It seems counter-intuitive that the current block can be hashed and transactions can be added to it, however that is what this thread indicates.

Can someone help me connect the dots (not necessarily regarding that linked network attack) and understand how something under active computation can have its underlying data (list of transactions) changed?

In other words, if a tx isn't "bound" to a block via hashing, how do they relate to each other?

4 Answers 4


You're thinking that mining a block is a single long computing process, like computing the trillionth digit of pi or something like that. This is wrong. Each attempt at solving a block takes almost no time at all, and each attempt is independent of the others. Miners make many attempts every second. Each attempt has a very small chance of solving the block. It's a lottery, not a race. Modifying the block between attempts isn't a problem.

Another common misconception related to this is that everyone is working on the same block. This is also false. Every miner works on a different block.

  • 2
    I'll add to answer the OP's last question - the binding between a transaction and the work involved in finding a block is probabilistic. You could find a valid block with the transaction computing just one hash. But the probability of this is negligible, and the block proves that, on average, a lot of computational work was done acknowledging this transaction. Commented Dec 11, 2012 at 15:19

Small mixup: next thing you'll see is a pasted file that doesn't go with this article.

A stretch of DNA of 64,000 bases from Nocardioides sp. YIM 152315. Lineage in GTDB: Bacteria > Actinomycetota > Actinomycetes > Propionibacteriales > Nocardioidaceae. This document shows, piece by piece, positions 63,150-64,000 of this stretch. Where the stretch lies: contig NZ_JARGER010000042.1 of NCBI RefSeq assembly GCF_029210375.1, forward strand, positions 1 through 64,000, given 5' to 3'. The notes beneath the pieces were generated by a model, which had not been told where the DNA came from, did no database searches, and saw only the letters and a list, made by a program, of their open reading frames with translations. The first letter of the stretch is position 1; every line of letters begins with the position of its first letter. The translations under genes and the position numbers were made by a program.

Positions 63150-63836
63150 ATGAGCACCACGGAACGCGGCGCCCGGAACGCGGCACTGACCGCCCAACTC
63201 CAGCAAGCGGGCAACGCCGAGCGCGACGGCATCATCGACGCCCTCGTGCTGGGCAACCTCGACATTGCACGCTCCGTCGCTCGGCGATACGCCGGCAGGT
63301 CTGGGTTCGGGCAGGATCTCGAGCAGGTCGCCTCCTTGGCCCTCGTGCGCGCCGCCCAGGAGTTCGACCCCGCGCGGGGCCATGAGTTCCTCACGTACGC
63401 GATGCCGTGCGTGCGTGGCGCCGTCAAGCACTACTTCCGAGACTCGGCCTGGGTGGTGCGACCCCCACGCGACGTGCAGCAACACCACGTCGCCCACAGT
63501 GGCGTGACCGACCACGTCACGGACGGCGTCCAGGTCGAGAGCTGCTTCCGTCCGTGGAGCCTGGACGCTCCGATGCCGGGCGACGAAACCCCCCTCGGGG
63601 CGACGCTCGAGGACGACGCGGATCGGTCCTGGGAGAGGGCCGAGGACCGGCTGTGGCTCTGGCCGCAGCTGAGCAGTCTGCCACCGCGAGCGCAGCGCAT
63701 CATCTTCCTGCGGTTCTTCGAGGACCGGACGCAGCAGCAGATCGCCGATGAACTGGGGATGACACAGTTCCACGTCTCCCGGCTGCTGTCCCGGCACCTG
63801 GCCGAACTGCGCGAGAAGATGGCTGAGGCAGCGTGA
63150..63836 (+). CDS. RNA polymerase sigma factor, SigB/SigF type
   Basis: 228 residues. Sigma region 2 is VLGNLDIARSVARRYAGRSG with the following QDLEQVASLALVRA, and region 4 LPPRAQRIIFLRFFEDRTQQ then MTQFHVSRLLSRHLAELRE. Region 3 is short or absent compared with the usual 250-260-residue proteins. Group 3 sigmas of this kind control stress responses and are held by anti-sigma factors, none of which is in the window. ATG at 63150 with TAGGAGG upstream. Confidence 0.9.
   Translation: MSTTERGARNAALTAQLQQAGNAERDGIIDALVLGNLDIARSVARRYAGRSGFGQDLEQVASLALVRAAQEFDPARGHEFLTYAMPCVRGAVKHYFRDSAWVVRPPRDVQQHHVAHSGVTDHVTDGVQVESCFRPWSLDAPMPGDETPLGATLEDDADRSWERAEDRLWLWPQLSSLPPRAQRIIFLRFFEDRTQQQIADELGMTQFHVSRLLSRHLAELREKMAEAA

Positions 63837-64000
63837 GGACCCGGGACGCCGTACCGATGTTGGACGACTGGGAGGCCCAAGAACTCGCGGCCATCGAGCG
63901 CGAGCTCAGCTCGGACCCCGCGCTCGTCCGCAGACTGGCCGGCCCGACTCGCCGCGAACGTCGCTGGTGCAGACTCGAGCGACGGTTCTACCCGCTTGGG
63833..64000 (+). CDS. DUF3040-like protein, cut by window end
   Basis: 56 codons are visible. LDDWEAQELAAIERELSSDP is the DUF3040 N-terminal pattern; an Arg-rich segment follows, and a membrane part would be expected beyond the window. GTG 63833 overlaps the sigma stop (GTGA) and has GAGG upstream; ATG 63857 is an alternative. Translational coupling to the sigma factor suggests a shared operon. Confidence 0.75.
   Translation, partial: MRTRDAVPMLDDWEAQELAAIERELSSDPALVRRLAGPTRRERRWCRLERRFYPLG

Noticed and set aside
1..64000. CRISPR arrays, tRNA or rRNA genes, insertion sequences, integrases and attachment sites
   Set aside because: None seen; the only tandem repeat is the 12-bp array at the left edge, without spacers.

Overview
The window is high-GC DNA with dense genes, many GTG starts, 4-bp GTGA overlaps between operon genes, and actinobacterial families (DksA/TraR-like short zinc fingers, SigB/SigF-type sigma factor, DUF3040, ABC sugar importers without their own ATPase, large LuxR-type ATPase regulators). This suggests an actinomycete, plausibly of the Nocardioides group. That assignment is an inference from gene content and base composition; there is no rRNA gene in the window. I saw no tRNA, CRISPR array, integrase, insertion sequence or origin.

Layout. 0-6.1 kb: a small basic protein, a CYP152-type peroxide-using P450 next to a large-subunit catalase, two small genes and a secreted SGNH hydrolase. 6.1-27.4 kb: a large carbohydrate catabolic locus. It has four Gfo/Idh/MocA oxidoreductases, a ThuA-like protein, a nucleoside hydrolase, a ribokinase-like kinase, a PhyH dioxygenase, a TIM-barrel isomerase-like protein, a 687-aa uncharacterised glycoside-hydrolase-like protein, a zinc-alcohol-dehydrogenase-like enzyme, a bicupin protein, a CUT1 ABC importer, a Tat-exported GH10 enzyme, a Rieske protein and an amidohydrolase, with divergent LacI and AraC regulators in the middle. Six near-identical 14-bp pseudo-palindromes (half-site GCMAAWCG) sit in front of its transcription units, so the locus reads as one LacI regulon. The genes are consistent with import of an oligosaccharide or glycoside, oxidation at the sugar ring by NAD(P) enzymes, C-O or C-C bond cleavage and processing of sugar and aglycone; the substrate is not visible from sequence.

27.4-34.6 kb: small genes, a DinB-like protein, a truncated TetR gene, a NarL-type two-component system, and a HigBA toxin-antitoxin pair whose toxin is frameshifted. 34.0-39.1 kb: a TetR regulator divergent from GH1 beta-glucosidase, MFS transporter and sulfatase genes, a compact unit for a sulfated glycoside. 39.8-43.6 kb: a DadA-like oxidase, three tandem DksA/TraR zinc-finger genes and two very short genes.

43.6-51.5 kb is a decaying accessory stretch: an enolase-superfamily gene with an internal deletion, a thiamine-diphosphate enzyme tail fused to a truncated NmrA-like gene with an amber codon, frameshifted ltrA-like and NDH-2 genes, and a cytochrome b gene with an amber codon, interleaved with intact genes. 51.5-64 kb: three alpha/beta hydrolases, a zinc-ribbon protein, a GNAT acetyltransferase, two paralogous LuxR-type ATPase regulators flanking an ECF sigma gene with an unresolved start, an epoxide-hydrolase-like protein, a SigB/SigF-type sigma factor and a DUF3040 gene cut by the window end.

Mining is a series of independent attempts at finding a good hash for a block. Since all attempts are independent from each other, modifying the block between one attempt and the other have no negative effect.


Just adding to the other answers. A transaction is still bound to a block and the block hash still has to match with the transaction included. However, when more transactions are added, the next attempt will create the hash of a different block. Using this new hash with the previous block will not be accepted by the network. So from what I gather, when attempting the hashing, they not only change the nonce but the data as well. The probability to succeed is the same either way.


One small addition to the other answers:

When a new transaction shows up, the miner stops for a moment, adds it to the transaction list, and starts mining again. This slows him down because for a short while, he isn't mining. But, according to the protocol, a client is supposed to accept the transaction history that includes the most transactions. So, if the miner doesn't stop to add new transactions, he's at risk of succeeding but then someone else succeeding with a longer transaction list. And then he doesn't get paid.

Edit: Oops, I thought that I read this somewhere but looking again, I didn't. So why does a miner have any incentive to pause his mining and recalculate the block's hash? Unless a transaction has a fee.

  • Eventually a miner will increment the nonce to a point where "extranonce" is needed. At this point a new header is generated. Often instead of using extranonce, it's possible to add transactions, regenerate the merkle root, and start the rehashing. Yes, outside of fees, there isn't much incentive for a miner to include a tx that has a zero or too low of a fee. Read Microsoft's paper on "Bitcoin and red balloons" for an alternate approach Commented Apr 2, 2013 at 19:54
  • I admit, that paper was too dense for me. Is there a shorter explanation to solve the problem: How do we cause nodes not to hoard new transactions?
    – Eyal
    Commented Apr 4, 2013 at 8:25

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